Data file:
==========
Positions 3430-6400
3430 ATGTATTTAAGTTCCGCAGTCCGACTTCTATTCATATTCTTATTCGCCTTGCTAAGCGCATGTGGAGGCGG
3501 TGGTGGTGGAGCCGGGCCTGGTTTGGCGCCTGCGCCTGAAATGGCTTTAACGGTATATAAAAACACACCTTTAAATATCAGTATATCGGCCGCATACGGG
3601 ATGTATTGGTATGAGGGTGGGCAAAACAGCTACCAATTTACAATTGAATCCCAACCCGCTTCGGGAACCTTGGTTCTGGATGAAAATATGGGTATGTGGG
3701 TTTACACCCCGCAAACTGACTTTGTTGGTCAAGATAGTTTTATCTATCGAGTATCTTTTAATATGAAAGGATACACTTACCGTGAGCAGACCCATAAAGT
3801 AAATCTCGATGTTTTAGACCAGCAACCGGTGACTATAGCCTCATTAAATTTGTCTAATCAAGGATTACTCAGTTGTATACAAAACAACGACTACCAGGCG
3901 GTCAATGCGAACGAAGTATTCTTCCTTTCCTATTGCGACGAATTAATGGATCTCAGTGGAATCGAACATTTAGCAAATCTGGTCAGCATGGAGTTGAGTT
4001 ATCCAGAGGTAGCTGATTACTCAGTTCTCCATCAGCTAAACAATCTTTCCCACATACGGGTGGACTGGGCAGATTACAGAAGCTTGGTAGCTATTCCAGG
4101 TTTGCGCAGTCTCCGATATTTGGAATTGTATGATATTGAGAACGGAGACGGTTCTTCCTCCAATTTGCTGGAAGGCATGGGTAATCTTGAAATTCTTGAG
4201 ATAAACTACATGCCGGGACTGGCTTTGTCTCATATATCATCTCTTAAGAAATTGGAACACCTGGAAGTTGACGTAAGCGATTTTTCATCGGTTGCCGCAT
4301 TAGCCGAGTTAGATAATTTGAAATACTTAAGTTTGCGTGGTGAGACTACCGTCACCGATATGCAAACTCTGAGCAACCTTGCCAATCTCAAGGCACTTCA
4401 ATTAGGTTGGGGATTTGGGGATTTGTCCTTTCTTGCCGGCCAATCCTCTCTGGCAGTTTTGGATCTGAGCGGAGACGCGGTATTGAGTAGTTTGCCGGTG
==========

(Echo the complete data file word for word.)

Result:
Positions 3430-6400
3430 ATGTATTTAAGTTCCGCAGTCCGACTTCTATTCATATTCTTATTCGCCTTGCTAAGCGCATGTGGAGGCGG
3501 TGGTGGTGGAGCCGGGCCTGGTTTGGCGCCTGCGCCTGAAATGGCTTTAACGGTATATAAAAACACACCTTTAAATATCAGTATATCGGCCGCATACGGG
3601 ATGTATTGGTATGAGGGTGGGCAAAACAGCTACCAATTTACAATTGAATCCCAACCCGCTTCGGGAACCTTGGTTCTGGATGAAAATATGGGTATGTGGG
3701 TTTACACCCCGCAAACTGACTTTGTTGGTCAAGATAGTTTTATCTATCGAGTATCTTTTAATATGAAAGGATACACTTACCGTGAGCAGACCCATAAAGT
3801 AAATCTCGATGTTTTAGACCAGCAACCGGTGACTATAGCCTCATTAAATTTGTCTAATCAAGGATTACTCAGTTGTATACAAAACAACGACTACCAGGCG
3901 GTCAATGCGAACGAAGTATTCTTCCTTTCCTATTGCGACGAATTAATGGATCTCAGTGGAATCGAACATTTAGCAAATCTGGTCAGCATGGAGTTGAGTT
4001 ATCCAGAGGTAGCTGATTACTCAGTTCTCCATCAGCTAAACAATCTTTCCCACATACGGGTGGACTGGGCAGATTACAGAAGCTTGGTAGCTATTCCAGG
4101 TTTGCGCAGTCTCCGATATTTGGAATTGTATGATATTGAGAACGGAGACGGTTCTTCCTCCAATTTGCTGGAAGGCATGGGTAATCTTGAAATTCTTGAG
4201 ATAAACTACATGCCGGGACTGGCTTTGTCTCATATATCATCTCTTAAGAAATTGGAACACCTGGAAGTTGACGTAAGCGATTTTTCATCGGTTGCCGCAT
4301 TAGCCGAGTTAGATAATTTGAAATACTTAAGTTTGCGTGGTGAGACTACCGTCACCGATATGCAAACTCTGAGCAACCTTGCCAATCTCAAGGCACTTCA
4401 ATTAGGTTGGGGATTTGGGGATTTGTCCTTTCTTGCCGGCCAATCCTCTCTGGCAGTTTTGGATCTGAGCGGAGACGCGGTATTGAGTAGTTTGCCGGTG